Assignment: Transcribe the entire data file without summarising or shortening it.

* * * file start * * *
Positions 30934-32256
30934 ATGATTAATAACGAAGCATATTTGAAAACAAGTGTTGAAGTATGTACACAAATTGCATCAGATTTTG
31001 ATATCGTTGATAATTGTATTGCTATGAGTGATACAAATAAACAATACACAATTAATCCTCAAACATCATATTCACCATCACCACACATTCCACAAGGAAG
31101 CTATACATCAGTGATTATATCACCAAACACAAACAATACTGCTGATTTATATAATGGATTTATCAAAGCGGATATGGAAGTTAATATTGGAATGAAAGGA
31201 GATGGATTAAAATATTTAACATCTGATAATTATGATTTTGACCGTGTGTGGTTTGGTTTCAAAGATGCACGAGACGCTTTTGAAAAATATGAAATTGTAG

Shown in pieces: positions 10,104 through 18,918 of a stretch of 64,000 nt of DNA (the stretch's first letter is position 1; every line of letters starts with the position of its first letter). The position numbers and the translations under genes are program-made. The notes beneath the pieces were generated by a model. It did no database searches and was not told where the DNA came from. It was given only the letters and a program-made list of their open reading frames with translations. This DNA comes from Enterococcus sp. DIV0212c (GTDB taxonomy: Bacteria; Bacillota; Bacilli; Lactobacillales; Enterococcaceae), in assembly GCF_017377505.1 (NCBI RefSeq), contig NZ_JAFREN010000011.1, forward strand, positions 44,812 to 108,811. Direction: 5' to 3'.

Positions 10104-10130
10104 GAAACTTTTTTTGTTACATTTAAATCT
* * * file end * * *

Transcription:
Positions 30934-32256
30934 ATGATTAATAACGAAGCATATTTGAAAACAAGTGTTGAAGTATGTACACAAATTGCATCAGATTTTG
31001 ATATCGTTGATAATTGTATTGCTATGAGTGATACAAATAAACAATACACAATTAATCCTCAAACATCATATTCACCATCACCACACATTCCACAAGGAAG
31101 CTATACATCAGTGATTATATCACCAAACACAAACAATACTGCTGATTTATATAATGGATTTATCAAAGCGGATATGGAAGTTAATATTGGAATGAAAGGA
31201 GATGGATTAAAATATTTAACATCTGATAATTATGATTTTGACCGTGTGTGGTTTGGTTTCAAAGATGCACGAGACGCTTTTGAAAAATATGAAATTGTAG

Shown in pieces: positions 10,104 through 18,918 of a stretch of 64,000 nt of DNA (the stretch's first letter is position 1; every line of letters starts with the position of its first letter). The position numbers and the translations under genes are program-made. The notes beneath the pieces were generated by a model. It did no database searches and was not told where the DNA came from. It was given only the letters and a program-made list of their open reading frames with translations. This DNA comes from Enterococcus sp. DIV0212c (GTDB taxonomy: Bacteria; Bacillota; Bacilli; Lactobacillales; Enterococcaceae), in assembly GCF_017377505.1 (NCBI RefSeq), contig NZ_JAFREN010000011.1, forward strand, positions 44,812 to 108,811. Direction: 5' to 3'.

Positions 10104-10130
10104 GAAACTTTTTTTGTTACATTTAAATCT